A couple of week after my granddaughter Emily Payne was born on my mother’s birthday 4 Jan 2004,
I flew out to Las Vegas to try my hand at creating abstracts from the plethora of Vegas lights.
I focused on targets light the fountains at the Bellagio.


As I swiftly swung the camera side to side, cars would stop on Las Vegas Boulevard to ask me what I was doing.
I would show them some of the abstracts, and they would say that they were really cool.
The positive feedback propelled me in the creation of thousands of abstract photographs.
I have created some many images that I have not seen them all myself.

Caught up in the passion of creation on 17 Jan 2004, I pointed my D100 at the Paris Casino neon balloon.
As I clicked the shutter, I twisted the camera. Feeling something special had happened, I looked at the images.


Upon returning to Atlanta, abstract images were filling my every thought.
Even my sleeping hours were ravaged by an on slot of abstract images.
One night I awoke from a dream where I saw one of my abstract images reflected like a Rorschach ink blot.
I went to my computer, and I made my first reflection.


My mind was trashed being filled with blurs of colors and abstract images.
I began to try and resolve this dilemma by organizing my thoughts using the abstract reflections.
I call the technique Montaj.


Over the Summer of 2004, Dale Chihuly had an exhibit of his glass sculptures at the Atlanta Botanical Gardens.
The show was called, “A New Species of Art.”
I spent day after day at the exhibit creating thousands of abstract photographs from Chihuly glass.


From these abstract images, my Montaj expressions became storyboards telling about the life that I was living.
My original plan was to write a book, but life was happening way too fast for me to stop
and type out all the impressions that were scattering though my mind.
I can write a book from the below peace.


By the Fall of 2004, my ability to create abstracts from any light source had become boring,
and the creation of Montaj images became my main focus.
At times, I would sit at the computer typing my thoughts,
and then open up a Montaj to let my mind race though the collage of thoughts.
In October of 2004, I struck a chord with the Montaj that began to give me the answers I so desperately wanted.


The background of forever is an abstract photograph of Dale Chihuly glass reflected
and then that reflection is reflected creating a four way reflection.
With forever in hand, I went to the Immaculate Conception Shrine to talk with Monsignor Henry Gracz.
I told Henry about my family history, and how his Church rests on stones quarried and placed by my family.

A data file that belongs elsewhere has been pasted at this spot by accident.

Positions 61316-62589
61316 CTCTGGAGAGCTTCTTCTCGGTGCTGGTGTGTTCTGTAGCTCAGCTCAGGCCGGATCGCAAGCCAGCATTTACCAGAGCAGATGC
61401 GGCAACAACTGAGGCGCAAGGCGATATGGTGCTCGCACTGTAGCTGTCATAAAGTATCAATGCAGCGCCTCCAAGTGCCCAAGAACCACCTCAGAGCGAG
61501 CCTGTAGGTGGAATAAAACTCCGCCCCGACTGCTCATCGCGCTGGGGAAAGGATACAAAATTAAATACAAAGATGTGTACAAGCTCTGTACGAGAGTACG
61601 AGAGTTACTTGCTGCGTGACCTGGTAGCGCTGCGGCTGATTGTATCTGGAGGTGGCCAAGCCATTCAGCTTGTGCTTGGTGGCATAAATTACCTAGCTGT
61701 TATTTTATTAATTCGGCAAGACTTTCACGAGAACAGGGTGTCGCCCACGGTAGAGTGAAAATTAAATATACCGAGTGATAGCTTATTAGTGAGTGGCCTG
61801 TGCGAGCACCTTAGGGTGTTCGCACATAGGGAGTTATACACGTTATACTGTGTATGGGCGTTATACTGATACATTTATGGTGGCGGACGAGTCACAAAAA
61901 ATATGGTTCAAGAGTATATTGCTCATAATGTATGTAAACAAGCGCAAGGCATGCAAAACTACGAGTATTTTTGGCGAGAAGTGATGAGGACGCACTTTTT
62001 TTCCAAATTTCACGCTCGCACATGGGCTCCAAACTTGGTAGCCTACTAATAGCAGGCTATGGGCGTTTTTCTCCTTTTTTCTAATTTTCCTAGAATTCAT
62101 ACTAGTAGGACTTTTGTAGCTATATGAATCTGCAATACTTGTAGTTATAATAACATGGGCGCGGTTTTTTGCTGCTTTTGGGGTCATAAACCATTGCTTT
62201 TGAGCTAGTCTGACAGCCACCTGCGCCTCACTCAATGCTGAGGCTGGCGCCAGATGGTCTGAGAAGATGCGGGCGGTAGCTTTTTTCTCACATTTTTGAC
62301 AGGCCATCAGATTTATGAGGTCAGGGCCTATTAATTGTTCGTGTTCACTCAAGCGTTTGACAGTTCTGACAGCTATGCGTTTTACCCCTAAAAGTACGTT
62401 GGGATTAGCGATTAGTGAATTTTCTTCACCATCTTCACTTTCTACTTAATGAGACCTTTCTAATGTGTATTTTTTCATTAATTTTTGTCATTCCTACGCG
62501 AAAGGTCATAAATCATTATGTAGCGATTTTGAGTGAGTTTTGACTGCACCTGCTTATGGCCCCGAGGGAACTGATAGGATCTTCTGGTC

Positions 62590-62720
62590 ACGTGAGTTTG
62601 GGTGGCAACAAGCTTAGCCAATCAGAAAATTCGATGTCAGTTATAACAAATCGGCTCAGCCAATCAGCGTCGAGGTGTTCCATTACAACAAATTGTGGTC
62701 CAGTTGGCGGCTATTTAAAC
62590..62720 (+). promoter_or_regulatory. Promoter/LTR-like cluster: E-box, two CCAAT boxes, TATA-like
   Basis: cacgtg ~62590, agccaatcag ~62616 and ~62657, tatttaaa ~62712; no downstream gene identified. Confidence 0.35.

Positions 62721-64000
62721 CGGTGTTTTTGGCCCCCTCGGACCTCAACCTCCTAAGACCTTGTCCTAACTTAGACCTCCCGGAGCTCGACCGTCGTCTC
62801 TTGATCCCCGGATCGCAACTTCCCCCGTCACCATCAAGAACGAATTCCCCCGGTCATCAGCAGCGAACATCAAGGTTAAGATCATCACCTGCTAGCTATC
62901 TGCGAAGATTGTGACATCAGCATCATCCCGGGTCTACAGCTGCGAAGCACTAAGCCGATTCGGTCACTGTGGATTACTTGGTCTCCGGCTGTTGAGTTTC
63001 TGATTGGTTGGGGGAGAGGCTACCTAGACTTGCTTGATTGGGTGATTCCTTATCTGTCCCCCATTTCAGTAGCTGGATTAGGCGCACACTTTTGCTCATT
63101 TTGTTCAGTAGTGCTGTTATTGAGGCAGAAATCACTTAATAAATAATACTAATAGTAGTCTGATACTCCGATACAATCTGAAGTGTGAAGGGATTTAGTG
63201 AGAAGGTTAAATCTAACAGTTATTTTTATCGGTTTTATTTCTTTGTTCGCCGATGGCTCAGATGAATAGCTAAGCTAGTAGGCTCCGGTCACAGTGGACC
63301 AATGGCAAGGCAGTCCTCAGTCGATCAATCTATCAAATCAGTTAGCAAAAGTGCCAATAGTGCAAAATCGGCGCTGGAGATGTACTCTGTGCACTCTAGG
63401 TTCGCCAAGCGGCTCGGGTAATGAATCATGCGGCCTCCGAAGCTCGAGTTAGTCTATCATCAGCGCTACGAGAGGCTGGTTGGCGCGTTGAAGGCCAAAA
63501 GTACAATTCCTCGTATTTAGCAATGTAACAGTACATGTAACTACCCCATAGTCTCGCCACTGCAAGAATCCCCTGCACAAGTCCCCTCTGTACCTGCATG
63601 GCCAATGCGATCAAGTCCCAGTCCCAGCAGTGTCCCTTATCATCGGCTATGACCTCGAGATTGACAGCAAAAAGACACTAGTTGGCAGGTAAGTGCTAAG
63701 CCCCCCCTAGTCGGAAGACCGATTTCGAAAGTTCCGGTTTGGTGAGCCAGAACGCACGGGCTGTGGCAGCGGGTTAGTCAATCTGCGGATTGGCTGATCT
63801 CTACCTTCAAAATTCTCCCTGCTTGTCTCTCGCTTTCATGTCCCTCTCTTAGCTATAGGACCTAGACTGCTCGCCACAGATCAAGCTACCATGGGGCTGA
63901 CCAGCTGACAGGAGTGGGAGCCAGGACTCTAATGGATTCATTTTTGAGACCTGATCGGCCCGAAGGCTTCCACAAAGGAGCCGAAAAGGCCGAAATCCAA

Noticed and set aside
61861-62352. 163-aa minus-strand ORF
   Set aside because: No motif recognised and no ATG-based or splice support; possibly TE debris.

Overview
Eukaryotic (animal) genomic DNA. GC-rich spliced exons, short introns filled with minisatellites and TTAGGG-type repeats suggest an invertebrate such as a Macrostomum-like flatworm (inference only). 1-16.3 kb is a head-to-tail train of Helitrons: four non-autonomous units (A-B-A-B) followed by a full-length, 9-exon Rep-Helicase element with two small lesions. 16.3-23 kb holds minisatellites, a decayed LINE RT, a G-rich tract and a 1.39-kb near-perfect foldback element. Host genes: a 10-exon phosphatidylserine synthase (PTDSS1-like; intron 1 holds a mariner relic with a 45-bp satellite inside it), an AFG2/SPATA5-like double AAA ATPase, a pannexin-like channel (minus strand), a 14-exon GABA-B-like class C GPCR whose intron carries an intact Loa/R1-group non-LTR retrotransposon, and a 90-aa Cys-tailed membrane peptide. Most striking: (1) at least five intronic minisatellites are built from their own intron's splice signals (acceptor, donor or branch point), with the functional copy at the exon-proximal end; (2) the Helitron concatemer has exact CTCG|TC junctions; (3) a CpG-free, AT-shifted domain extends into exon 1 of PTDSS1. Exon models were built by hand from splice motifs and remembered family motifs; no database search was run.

I told Henry of my death, and I presented a Montaj like the one I left for you at the Aladdin.

I asked Henry, “If a Christ were alive today, how long would they have before the world took them out?”
Henry just looked at me, so I said, “Fifteen minutes?” Henry stared at the painting above the fire place and I said, “Five minutes?”
I said, “In those five minutes, I think I know what Christ will do.” Henry asked, “What would that be?”

I said, “Christ would write on a piece of paper, Jesus the Christ,
and then scratch out the “the” and write an “a” making it read Jesus a Christ
thus elevating everyone to their level eliminating the desire for people to kill them.”

As I was about to leave I told Henry,
“If my writings are correct, something great is going to happen in December.”
Henry said, “Let’s hope it is something good.” I bowed my head in acknowledgement wishing for the event to be positive.

In those weeks with emotions running on high, an equation emerged from the forever Montaj.
I knew that trying to explain myself would be near impossible,
so I decided to try to give my equation away to those that inspired me in my creation.
I began going to concerts, and I would give artwork to the bands with a hand drawn equation on the back.
I would ask for their signatures on a separate abstract photograph.
From the ticket stub, and the band’s signatures, I would create a Montaj marking the passage of the event.
The first band Montaj was created from the signatures of Shinedown.


Within a month of that first Montaj on 26 Dec 2004, the great quake struck Andaman Indonesia.
Since the quake was across the international dateline from Atlanta,
the quake struck at 19:59 EST on December 25th. I was conceived in 1959.
After the quake, I enshrined the artwork given to Henry.
Below is a link to the shrine that contains the original work in the center.


On 8 Apr 2005 the day that Pope John Paul Ii laid to rest, I stood in the Cathedral of Saint Philip.
I held my camera up to the light beaming through the stained glass windows,
and I said out loud, “Father. Give me a sign that the world can see.”
After a couple of clicks of the shutter, I felt myself physically moved.


Over the next few years, my main focus was creating band signature Montaj images.
Many an hour was spent waiting behind venues not knowing if I would be lucky enough to get the band’s signatures.
As I write this letter to you, I have no idea if I will cross paths with you.
Time will tell. Below is a link to some of the band signature Montaj creations.
Click on the smaller images to enlarge them.


I tried getting 3 Doors Down signatures when you were at the Gwinnett Center in Duluth Ga on 20 Dec 2008.
Gary Pettus was hesitant about helping me get the band’s signatures. Gary had a Tom come out and talk with me.
I explained what I was doing, and Tom agreed to take one of my abstract photographs back stage to be signed.
He told me to wait, but he never came back, and never returned my calls.

Since art galleries want nothing to do with my work, I went to the Atlanta High Museum to measure their space.
I used a 3D computer modeling program to recreate the space, and I placed my art on the virtual walls.
I rendered a video of what my artwork would look like to me walking though the Atlanta High museum.
I took a Blu-Ray of the video down to the Woodruff Arts Center,
and I told them that they really should have a show of my work while I am alive and can sign them.
Below is a link to my masterpiece.


For the longest time,
I thought my last band signature Montaj was going to be the one that I created on the tenth anniversary of 911 for the band “10 Years”


I was completely stratified ending my creation of band signature Montaj images,
until recently when Alter Bridge came to the Tabernacle.
Thus I broke out the abstracts, and secured the band’s signatures.
Brian Marshall was most complimentary calling my art unique,
Mark Tremonti remembered me from months before,
and Myles Kennedy listened to me tell him about the equation with an open mind.
As Myles and I parted ways, we shook hands saying to each other at almost the same time, “Pleasure”


My artistic expression began with an epiphany at Stoned Mountain Park while listing to a band named 3 Doors Down.
Your lyrics opened my mind providing me a driving passion to stand on during my creation.
The above words are in no way enough to say thank you for the inspiration.